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Healing, Nutritious Beef Bone Broth (Gluten-Free)

Celiac.com 02/11/2015 - Broth is the new black. Read the food magazines and blogs and you will inevitably come upon an article about the benefits of broth. But, unlike so many health foods, broth is not an overhyped fad food.

Photo: CC--Amber De GraceBroth can be digested by every body, and broth is healthy for everyone.

For people with celiac disease or gluten-intolerance, broth can be part of a diet that promotes healing and wellness of the gut, the immune system, the bones and more.

From baby to granny and from sickest to healthiest, broth has something for everyone.

Ingredients:

  • 4 pounds beef marrow and knuckle bones
  • 3 pounds meaty rib or neck bones
  • 4 or more quarts cold filtered water
  • ½ cup cider vinegar
  • 3 onions, coarsely chopped
  • 3 carrots, coarsely chopped
  • 3 celery stalks, coarsely chopped
  • several sprigs of fresh thyme, tied together
  • 1 teaspoon dried peppercorns, crushed
  • l bunch flat parsley, chopped

Directions:
Place the knuckle and marrow bones into a very large pot with vinegar and cover with water. Let sit for one hour.

Meanwhile, place the meaty bones in a roasting pan and brown at 350 degrees in the oven.

When well browned, add to the pot along with the vegetables. Pour the fat out of the roasting pan, add cold water to the pan, set over a high flame and bring to a boil, stirring with a wooden spoon to loosen up coagulated juices.

Add this liquid to the pot. Top with water, if needed, just enough to cover the bones.

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**NOTE: Remember to keep the liquid no higher than one inch below the rim of the pot, as the volume expands slightly during cooking.

Bring pot to a boil.

A large amount of frothy scum will rise to the top, and it is important to remove this with a spoon or mesh skimmer. After you have skimmed, reduce heat and add the thyme and crushed peppercorns.

Simmer stock for at least 12 and as long as 72 hours. Just before finishing, add the parsley and simmer another 10 minutes.

At this point, the broth will look more like a scary brown liquid with globs of gelatinous and fatty material. It won’t even smell very good.

However, all you need to do is to strain it properly to get a delicious and nourishing clear broth that you can use for myriad soups and stews and other dishes.

So, remove bones with tongs or a slotted spoon, and strain the stock through a sieve or mesh strainer and into a large bowl.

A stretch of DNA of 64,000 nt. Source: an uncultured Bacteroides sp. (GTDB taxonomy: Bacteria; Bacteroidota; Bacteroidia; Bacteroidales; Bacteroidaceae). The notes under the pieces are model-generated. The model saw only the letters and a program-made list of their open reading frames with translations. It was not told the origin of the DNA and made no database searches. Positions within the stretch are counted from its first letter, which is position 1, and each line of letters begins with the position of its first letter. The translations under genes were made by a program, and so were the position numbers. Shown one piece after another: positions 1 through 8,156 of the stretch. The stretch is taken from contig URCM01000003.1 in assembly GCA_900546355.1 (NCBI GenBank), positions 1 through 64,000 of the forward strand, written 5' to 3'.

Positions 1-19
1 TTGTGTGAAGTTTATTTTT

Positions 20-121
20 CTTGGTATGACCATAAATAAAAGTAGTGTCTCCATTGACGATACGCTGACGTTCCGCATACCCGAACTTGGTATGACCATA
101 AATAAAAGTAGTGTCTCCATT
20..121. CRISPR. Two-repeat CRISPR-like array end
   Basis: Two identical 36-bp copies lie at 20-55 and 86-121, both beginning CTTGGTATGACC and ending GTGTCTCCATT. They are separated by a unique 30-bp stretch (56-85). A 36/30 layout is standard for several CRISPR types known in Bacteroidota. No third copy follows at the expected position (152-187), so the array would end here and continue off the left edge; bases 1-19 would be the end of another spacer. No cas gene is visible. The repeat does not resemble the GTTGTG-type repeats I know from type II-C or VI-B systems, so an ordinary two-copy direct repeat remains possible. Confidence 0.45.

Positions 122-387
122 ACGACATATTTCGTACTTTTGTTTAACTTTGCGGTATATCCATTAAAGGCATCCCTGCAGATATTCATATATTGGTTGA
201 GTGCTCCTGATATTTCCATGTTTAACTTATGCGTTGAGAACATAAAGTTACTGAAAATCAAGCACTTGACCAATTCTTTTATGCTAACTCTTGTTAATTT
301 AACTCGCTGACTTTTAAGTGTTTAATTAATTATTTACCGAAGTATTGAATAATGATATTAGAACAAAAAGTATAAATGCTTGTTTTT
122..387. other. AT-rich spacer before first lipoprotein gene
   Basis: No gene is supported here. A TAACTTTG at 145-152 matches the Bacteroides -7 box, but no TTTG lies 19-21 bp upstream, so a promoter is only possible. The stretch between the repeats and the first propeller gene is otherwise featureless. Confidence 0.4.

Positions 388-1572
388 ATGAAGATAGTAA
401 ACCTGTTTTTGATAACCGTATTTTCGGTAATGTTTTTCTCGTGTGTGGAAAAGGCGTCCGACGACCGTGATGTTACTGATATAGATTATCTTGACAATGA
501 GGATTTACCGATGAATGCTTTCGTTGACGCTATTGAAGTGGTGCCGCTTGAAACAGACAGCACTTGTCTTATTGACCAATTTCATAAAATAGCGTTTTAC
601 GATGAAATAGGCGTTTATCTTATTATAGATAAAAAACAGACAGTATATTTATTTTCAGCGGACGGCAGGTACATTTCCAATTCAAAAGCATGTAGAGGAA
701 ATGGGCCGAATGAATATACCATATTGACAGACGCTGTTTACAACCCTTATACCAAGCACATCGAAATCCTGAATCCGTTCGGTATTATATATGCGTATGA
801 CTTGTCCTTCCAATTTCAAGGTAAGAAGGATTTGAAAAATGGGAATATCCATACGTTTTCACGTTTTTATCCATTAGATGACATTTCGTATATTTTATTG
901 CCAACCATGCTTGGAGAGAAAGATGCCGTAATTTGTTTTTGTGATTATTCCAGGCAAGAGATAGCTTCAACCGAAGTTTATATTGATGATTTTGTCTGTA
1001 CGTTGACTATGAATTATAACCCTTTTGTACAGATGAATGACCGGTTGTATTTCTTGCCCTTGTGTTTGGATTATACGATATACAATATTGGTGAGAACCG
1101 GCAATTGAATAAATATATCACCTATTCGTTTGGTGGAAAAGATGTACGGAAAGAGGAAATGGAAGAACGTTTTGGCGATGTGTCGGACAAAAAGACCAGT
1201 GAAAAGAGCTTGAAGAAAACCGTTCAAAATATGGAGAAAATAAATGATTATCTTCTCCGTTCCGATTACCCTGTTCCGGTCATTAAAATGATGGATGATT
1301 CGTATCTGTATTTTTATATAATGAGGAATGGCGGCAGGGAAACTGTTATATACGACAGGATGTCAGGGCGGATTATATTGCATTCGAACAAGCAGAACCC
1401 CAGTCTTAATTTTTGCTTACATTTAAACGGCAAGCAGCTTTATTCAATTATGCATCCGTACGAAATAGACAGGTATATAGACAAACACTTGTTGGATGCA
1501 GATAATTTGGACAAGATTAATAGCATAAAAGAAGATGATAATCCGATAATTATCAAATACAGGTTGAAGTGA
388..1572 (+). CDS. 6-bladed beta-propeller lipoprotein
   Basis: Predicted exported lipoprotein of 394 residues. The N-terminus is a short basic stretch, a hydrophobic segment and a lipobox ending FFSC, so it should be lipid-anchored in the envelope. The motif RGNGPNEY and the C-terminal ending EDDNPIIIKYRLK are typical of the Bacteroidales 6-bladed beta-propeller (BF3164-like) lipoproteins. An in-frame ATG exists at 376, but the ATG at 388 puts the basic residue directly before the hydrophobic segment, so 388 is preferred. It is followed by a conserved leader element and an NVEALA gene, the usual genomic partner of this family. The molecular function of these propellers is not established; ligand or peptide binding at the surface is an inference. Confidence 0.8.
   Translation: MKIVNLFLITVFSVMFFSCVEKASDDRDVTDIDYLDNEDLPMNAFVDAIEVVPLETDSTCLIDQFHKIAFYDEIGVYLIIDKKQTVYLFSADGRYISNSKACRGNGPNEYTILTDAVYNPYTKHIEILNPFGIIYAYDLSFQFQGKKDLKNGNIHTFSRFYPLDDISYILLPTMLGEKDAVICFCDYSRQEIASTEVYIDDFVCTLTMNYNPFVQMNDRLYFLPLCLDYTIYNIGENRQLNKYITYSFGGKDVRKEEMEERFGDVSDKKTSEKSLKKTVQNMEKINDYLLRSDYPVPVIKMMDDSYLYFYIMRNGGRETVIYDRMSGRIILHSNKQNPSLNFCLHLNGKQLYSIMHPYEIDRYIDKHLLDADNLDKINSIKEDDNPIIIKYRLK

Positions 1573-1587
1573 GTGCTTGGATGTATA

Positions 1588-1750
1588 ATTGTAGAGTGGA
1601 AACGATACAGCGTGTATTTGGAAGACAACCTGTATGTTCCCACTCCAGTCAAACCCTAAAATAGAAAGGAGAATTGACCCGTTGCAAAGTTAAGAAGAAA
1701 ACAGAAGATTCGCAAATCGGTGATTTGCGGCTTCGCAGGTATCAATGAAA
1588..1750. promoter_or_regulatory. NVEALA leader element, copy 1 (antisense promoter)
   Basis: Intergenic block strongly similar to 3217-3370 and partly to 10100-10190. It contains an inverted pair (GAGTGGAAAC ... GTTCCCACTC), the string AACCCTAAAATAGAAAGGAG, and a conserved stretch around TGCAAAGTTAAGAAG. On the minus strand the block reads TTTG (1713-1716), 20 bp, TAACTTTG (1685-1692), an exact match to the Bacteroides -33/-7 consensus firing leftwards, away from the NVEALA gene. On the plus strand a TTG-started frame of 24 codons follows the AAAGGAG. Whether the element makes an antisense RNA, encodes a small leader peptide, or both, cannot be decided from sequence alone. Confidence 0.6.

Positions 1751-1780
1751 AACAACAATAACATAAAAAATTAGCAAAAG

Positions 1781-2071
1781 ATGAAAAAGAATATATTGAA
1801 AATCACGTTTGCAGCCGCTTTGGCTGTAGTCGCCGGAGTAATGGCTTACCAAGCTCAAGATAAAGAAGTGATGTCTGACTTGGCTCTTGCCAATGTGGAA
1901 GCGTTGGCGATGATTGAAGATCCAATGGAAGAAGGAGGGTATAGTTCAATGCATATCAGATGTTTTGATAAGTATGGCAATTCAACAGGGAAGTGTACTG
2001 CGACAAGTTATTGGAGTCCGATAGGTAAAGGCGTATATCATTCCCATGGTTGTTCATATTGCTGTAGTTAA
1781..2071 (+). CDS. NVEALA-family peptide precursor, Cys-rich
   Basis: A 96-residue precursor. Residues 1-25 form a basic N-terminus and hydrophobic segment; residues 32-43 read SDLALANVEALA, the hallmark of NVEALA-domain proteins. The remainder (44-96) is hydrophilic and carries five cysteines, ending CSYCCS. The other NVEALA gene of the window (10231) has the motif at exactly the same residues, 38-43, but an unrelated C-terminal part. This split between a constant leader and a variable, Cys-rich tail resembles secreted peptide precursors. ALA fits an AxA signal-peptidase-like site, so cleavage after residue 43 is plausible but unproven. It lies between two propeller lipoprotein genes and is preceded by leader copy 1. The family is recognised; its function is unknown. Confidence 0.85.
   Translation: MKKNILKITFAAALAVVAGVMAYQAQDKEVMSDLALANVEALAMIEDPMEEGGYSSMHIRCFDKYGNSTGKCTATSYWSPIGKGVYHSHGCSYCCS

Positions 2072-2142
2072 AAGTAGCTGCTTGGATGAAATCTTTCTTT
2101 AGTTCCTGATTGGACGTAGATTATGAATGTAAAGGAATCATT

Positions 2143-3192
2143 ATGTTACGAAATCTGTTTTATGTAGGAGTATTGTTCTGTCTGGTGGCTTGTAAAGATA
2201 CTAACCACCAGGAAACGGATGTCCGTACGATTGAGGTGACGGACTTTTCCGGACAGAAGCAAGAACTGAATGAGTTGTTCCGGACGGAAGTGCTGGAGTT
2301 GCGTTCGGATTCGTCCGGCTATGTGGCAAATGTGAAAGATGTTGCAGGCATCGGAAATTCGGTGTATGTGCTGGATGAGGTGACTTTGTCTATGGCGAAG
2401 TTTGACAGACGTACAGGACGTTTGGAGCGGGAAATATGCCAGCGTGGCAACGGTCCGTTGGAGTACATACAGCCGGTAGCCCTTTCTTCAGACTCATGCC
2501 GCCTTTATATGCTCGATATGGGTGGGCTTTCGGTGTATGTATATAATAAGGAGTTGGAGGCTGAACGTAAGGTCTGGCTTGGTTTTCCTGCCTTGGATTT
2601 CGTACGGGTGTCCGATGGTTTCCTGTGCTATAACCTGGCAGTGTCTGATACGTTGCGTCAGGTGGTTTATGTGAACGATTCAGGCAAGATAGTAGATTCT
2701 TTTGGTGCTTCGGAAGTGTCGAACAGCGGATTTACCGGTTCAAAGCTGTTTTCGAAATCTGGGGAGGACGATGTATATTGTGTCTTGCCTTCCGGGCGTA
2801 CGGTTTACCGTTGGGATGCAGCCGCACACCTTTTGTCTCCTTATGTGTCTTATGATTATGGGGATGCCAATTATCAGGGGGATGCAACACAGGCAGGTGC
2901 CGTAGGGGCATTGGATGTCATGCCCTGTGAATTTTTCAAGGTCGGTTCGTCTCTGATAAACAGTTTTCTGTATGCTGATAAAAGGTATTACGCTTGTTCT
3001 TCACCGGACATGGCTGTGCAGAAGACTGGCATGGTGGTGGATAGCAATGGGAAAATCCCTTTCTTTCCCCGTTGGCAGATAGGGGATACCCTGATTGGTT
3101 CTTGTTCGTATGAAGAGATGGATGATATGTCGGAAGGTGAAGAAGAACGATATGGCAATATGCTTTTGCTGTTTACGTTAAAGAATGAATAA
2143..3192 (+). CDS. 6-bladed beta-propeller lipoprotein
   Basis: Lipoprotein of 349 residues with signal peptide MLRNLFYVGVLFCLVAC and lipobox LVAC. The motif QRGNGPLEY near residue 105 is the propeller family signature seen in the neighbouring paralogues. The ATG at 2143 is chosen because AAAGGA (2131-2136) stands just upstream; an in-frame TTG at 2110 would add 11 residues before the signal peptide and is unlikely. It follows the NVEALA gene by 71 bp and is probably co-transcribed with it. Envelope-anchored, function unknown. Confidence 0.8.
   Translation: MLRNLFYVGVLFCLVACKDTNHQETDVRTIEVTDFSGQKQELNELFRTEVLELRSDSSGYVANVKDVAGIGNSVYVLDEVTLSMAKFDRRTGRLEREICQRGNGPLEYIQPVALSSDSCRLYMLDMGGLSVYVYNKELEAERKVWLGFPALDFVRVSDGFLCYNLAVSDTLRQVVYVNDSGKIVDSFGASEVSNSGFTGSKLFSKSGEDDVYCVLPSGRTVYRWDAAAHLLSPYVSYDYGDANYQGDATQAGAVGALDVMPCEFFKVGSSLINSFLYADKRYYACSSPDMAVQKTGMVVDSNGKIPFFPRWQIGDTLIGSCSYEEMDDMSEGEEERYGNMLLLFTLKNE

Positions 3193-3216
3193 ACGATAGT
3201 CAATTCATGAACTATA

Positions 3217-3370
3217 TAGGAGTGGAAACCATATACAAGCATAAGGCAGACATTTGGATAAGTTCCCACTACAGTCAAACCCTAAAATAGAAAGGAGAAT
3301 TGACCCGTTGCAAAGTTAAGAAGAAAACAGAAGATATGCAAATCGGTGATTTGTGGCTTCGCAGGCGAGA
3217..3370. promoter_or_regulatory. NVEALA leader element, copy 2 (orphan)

Refrigerate the bowl and, once it’s cold, remove the hardened fat from the top.

Transfer to smaller containers, and freeze for long-term storage.

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1 Response:

 
debbh
Rating: ratingfullratingfullratingfullratingfullratingfull Unrated
said this on
02 Mar 2015 2:26:49 PM PDT
Thank you for your healthy bone broth recipes. Have made chicken bone broth and it always makes good soup or stew base. Will make beef broth next and also will try fish broth when I can get fish heads. It's easy to do, just takes time to simmer. So nutritious and made with ingredients most people would throw away. YUM!




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We freeze portions in a regular freezer zip lock bag.

That sounds good. Do you have a machine that seals without air or do you just use bags? Is it possible to buy bags only? I remembered the other type of froz food I sometimes get - Saffron Road.

You can always check to see how long the lab order lasts, if you'd like to continue eating gluten longer.

Might be something else in there, perhaps he ate something else with gluten, something was mixed in the chips, the chips were flavored or in a snack mix with pretzels. I get that way with gluten, but the last 2 times the gut issues render me unable to argue like that but I do go Mr. Hyde like =. ...

I hate to say it and be Mr. Negative ass here. But I had this exact same thought about having kids, I do not wish any kids I have to have my AI issues, and decided I would wait a few decades if need be for the new gene editing things they are working on so we can have them changed. Call me crazy.